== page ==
The field of view is influenced by both the magnification and the objective lens diameter. As magnification increases, the field of view decreases.
Conversely, as the objective lens diameter increases, the field of view also increases.
That said, not every 10×50 pair of binoculars has exactly the same field of view; FOV can also be affected by the distance between the lenses and how many elements are used to result in the end magnification.
The weight of the binoculars is another important factor to consider, especially if you plan on looking through them for an extended period.
The weight of binoculars can vary greatly, from lightweight models that weigh just a few ounces to heavy-duty models that weigh several pounds.
For the most part, they won’t weigh enough that they become a huge factor as you’re hiking somewhere (though some can get that heavy), but the weight makes a big difference as you’re holding them up to your eyes.
Even if you’re using a tripod, you can get away with a flimsier, cheaper tripod when you’re using lighter binoculars.
Lighter doesn’t necessarily mean cheaper or lower quality, either.
Sometimes expensive binoculars that are designed for hikers or backpackers are made out of lightweight materials like magnesium alloys, which gives you as much durability in a lighter frame.
Weight should be a factor in your decision, but whether it needs to be a major factor is up to what you plan to do with them.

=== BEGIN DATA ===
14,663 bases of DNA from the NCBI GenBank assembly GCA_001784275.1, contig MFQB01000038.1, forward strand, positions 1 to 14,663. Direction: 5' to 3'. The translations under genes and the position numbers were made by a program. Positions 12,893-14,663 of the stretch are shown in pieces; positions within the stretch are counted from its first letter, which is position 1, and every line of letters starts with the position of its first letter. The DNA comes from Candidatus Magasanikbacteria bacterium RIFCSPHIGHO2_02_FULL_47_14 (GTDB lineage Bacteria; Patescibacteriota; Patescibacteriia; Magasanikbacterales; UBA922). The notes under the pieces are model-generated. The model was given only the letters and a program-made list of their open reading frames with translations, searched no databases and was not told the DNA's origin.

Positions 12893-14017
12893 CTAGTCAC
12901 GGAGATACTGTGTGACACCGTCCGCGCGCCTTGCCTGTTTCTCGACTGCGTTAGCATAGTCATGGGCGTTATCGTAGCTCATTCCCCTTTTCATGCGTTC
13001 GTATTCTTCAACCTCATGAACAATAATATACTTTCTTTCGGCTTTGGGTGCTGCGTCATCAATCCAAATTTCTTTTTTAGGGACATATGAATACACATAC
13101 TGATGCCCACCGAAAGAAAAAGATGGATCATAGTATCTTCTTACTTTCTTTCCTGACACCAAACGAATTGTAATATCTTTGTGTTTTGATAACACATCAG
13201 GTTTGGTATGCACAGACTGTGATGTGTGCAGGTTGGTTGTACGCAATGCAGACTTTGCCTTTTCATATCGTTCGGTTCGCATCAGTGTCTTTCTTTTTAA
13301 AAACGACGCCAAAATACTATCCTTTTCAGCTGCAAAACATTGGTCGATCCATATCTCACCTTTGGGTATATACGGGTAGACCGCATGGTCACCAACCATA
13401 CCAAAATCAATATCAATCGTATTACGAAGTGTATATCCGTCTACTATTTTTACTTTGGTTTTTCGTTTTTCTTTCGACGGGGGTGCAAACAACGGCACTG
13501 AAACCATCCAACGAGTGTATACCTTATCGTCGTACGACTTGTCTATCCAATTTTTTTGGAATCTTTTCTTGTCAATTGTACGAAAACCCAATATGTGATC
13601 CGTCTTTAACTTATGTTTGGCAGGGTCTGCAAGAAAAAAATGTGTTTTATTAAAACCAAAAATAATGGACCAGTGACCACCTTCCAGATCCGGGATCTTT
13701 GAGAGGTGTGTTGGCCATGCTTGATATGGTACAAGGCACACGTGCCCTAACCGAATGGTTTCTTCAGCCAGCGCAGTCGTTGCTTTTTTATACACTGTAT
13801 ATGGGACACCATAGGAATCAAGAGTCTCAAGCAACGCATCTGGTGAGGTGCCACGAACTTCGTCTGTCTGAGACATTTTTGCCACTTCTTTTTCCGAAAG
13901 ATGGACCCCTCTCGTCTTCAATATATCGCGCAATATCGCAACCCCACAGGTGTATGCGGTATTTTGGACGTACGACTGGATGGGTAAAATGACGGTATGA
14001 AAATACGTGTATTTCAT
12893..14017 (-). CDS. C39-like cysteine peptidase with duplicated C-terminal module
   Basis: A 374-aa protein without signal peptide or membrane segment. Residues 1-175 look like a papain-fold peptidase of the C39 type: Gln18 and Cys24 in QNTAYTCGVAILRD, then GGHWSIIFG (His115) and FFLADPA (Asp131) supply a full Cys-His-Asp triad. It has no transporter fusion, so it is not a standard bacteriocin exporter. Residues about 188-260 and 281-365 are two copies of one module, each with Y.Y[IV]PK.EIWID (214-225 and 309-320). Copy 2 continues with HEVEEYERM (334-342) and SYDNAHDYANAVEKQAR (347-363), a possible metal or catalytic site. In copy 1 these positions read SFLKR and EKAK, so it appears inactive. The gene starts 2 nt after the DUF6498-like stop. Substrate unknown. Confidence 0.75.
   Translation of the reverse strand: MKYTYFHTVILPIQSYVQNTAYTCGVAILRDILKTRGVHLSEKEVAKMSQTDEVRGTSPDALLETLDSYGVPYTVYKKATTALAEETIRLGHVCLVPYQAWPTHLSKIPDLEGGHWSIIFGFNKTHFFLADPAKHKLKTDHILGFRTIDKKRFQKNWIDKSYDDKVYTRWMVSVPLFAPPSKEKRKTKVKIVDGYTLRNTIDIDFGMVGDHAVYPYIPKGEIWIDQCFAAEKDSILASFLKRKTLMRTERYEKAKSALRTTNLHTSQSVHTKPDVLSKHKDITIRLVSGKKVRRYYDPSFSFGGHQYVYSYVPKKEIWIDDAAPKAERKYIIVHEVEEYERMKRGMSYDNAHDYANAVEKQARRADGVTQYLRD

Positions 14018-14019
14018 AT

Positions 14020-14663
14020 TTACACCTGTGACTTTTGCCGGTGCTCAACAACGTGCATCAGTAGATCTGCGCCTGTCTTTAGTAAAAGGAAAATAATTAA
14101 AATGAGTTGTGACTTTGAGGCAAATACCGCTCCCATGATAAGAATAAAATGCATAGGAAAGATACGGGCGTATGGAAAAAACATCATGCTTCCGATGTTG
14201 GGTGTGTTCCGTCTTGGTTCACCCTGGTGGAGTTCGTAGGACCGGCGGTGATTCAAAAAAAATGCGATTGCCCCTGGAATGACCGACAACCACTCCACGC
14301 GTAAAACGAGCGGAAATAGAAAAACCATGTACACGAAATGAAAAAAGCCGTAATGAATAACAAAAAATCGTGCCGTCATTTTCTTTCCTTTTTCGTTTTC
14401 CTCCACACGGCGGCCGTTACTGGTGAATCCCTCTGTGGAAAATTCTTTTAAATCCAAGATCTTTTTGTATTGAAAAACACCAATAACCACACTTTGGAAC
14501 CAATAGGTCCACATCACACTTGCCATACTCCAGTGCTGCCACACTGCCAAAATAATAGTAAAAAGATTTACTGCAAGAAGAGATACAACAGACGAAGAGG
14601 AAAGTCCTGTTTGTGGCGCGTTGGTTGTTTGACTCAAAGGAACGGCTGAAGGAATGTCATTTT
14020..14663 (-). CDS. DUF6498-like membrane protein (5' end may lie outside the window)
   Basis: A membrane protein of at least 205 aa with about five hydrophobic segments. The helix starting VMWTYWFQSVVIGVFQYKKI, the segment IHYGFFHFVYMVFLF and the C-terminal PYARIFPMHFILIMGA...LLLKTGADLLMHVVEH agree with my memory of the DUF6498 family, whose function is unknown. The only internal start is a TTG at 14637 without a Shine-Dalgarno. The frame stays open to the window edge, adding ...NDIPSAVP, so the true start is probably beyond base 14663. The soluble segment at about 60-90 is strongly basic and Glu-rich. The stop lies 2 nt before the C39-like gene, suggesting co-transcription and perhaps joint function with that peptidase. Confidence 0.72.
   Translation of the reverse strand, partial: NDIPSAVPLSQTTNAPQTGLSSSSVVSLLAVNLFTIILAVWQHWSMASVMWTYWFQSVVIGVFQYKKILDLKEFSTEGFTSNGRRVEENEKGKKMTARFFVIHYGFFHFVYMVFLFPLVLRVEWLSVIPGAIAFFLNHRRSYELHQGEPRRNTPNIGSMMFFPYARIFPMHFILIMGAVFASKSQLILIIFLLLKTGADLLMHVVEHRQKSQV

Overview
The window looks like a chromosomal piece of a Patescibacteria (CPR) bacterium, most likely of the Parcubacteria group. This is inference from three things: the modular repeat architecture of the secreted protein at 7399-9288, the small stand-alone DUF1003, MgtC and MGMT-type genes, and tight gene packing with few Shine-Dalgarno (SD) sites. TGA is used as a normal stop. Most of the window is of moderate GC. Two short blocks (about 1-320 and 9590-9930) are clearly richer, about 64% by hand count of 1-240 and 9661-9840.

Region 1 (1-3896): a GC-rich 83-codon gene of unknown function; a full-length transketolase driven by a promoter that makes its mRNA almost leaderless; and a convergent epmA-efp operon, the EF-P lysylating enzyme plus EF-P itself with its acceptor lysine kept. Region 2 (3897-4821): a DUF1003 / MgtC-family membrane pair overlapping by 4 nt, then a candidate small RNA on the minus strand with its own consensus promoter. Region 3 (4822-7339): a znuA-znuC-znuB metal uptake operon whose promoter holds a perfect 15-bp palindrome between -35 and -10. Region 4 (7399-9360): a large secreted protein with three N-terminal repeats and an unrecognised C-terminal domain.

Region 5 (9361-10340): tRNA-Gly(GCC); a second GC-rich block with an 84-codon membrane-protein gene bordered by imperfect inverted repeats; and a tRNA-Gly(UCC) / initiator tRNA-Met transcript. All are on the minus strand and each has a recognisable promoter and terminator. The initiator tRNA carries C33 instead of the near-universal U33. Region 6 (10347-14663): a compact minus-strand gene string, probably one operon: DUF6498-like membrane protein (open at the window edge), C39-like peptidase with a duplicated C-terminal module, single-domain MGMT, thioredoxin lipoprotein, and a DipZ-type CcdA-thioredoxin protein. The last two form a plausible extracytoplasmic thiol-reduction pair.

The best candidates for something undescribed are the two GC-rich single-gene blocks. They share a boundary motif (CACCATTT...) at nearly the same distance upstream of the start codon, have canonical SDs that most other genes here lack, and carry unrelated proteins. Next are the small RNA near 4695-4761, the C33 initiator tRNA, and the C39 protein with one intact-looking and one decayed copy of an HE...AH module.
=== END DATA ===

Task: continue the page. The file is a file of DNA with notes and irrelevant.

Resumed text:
3. Eye Relief
Eye relief is the distance between the eyepiece and your eye when the entire field of view is visible.
It is an important factor to consider, especially if you wear glasses or have other vision impairments. If the eye relief is too short, you may not be able to see the entire field of view or may have to strain your eyes to see it.
This can be uncomfortable and even painful over time.
This is my biggest complaint with binoculars in general. I don’t understand why so many bino manufacturers feel the need to make users of their products jam the binos into their skulls and rub their eyeballs directly onto the glass to get a full picture.
Finding binoculars with an inch or so of eye relief is a dream come true, though they can be more difficult to stabilize by hand.
Eye relief is usually measured in millimeters, longer eye relief may be even more important for those who wear glasses.